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Immigrants and Americanism at War
The Italians: California,1942

"I tell you it was a crazy thing. Whoever thought up that law

had screws loose someplace." - Mary Tolomei

Throughout this time period a minority of scholars kept the mention of what happened to Italians and Germans in the United States alive. With the publication of Fox's book, interest and research surged. In 2000, Congress passed Public Law 106-451, known as The Wartime Violation of Italian American Civil Liberties Act. President Clinton signed it into law. This book was a major linchpin to the work that resulted in this law being passed ... —Amazon

'pete' maiorana

'Pete' Maiorana

   Critics' Views

‘Outstanding Book’

on the Subject of Human Rights in the United States


Gustavus Myers Center for the Study of Human Rights

in the United States (1991)


American Book Award

“In recognition of outstanding literary achievement

from the entire spectrum of America’s diverse

and multicultural community”


Before Columbus Foundation (1992)

One of those rare books that will gratify readers of diverse backgrounds and interests. —Northcoast Journal

A significant book for all Americans concerned with this country's attitudes toward and treatment of immigrants, and with individual rights. —Voices in Italian Americana

‘An intelligent and important study of a neglected subject.’ - John Morton Blum, Yale University


‘Under Siege! adds fascinating new pieces to the puzzle of American wartime concentration camps. It is tragic history told by survivors in poignant anecdotes.’ - John Christgau, author of "‘Enemies’: World War II Alien Internment"


‘By utilizing interviews and widely scattered records, Fox has brought to life the completely neglected relocation of an entire national group during World War II. Those of us who have written histories of Italians in America have dealt with this episode, but only in a sketchy way. Bravissimo!’ - Andrew Rolle, Occidental College, author of "The Italian Americans: Troubled Roots" and "The Immigrant Upraised"


‘A first-rate work of research in oral history that recaptures the poignant emotions of a people whose experience would have been forgotten had it not been for the sensitive scholarship of Stephen Fox.’ - John Patrick Diggins, University of California, Irvine

   Readers' Views

"I found this sentence so meaningful: 'It is possible for a proud nation such as the United States, dedicated in principle to individual freedom, to come close to losing its soul during a time of crisis under poor leadership.' And then: 'Not so much (to lose it), perhaps, in the heady days of summer sunshine patriotism, but time for thoughtful reflection about the past will be essential during the cold, dark winters of national crises to come, as surely they will, if history is any guide' ...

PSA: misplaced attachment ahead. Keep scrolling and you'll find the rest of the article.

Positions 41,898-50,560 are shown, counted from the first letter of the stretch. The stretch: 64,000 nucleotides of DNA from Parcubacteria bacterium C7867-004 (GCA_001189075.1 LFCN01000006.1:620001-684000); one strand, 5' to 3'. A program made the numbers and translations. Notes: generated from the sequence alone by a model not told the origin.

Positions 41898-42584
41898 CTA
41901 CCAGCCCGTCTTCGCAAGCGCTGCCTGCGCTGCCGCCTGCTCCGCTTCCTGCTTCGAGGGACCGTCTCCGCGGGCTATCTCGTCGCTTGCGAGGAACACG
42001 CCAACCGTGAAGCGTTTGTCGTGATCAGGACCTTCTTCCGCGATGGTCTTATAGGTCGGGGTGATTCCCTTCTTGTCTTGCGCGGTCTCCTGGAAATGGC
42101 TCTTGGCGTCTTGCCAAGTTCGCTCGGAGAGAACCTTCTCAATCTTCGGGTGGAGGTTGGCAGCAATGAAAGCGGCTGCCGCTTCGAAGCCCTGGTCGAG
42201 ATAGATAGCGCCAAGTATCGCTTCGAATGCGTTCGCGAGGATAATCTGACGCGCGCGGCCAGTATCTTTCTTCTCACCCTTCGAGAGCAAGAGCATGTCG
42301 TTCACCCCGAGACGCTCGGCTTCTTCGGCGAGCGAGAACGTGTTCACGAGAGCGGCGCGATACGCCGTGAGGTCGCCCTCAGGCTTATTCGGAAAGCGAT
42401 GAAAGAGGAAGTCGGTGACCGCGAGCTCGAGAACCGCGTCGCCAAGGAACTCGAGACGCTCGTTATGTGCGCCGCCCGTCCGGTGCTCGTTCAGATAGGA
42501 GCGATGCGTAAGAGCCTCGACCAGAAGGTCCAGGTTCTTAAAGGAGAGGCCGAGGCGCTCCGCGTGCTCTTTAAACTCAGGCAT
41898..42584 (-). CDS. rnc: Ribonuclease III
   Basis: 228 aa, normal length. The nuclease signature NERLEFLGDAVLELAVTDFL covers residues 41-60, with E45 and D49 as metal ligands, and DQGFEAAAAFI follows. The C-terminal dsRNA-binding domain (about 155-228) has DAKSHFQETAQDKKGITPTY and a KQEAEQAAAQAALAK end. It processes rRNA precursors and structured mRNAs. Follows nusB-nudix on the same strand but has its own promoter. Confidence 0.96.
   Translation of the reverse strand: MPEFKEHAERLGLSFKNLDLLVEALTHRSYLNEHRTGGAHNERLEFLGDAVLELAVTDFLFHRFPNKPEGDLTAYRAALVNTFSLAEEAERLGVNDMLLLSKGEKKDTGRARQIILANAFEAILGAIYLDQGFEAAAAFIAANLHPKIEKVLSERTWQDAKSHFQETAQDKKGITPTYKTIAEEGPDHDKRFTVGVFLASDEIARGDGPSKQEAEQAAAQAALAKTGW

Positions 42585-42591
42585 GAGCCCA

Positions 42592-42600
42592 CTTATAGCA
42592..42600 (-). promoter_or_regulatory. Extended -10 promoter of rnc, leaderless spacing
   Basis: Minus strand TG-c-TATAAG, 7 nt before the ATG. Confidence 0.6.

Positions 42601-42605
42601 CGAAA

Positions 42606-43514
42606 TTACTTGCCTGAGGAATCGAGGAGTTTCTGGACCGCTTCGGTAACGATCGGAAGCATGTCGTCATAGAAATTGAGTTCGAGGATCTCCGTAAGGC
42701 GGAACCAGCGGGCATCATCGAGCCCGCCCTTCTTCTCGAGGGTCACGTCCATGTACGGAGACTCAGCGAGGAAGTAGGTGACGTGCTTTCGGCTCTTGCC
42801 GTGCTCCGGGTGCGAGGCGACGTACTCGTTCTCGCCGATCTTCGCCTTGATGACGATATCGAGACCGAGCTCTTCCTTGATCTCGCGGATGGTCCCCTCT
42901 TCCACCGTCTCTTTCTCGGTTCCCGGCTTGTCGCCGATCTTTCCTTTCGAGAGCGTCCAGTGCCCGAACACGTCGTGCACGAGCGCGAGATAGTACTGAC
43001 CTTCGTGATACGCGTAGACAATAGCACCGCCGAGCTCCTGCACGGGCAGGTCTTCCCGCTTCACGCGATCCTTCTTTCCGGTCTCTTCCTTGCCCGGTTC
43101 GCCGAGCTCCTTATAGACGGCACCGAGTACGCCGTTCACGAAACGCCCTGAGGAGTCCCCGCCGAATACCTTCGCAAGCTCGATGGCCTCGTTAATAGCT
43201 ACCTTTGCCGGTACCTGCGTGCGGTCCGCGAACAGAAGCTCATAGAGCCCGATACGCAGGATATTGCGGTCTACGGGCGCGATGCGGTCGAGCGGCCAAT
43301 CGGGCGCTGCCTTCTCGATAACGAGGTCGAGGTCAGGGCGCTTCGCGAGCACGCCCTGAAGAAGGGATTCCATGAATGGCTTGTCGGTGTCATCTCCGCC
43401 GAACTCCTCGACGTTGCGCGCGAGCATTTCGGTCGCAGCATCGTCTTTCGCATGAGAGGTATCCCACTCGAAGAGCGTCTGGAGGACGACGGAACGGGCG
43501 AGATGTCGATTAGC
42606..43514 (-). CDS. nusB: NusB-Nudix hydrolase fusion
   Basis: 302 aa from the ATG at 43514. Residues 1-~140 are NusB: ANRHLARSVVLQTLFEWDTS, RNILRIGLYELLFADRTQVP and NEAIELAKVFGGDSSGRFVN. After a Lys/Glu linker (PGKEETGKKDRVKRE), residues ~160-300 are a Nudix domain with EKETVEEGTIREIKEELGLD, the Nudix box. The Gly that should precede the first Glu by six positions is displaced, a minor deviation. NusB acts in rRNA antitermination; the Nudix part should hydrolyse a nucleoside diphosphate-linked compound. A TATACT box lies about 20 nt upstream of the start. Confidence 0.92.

I appreciated those words last night (January 7, 2020), and  I found the whole book so well done ...


The interviews were so worthwhile.  Amazing what people have to put up with. — Ann P.


Immigrants and Americanism at War powerfully demonstrates oral history's ability to challenge common assumptions. While the relocation of Japanese Americans in 1942 has been extensively reported, few are aware that for a period of six months the federal government also pursued a program that forced thousands of West Coast Italian and German aliens and their families to leave their homes and jobs. Other Italians, including American citizens whose loyalty was deemed doubtful, were interned or excluded without due process.

Immigrants and Americanism at War is an oral and documentary history. It uses the words of those affected by the relocation order to tell the human side of the story omitted by the government, and it presents documents that testify to the struggle of a country trying to square its actions with its values.

Spadaro family photo

The Giuseppe Spadaro Family

family photo

Why were Italian and German Americans spared the fate of Japanese Americans?

Economics, politics and morale drove U.S. relocation policy during World War II, with race as a reinforcing factor. The withdrawal of perhaps millions of Italians and Germans from civilian production jobs, many in heavy industry—or even the shutdown of fishing in California—was judged too high a price to pay to thwart potential sabotage.

The cessation of Asian immigration in 1924—but not European—and the resulting numerical disproportion across the country, not the attack on Pearl Harbor and its bitter emotional legacy, determined what happened to the Japanese in 1942 and why Italians and Germans did not experience the same fate.

Zelindo and Elena Picchi

Dan Banducci

Dan Banducci

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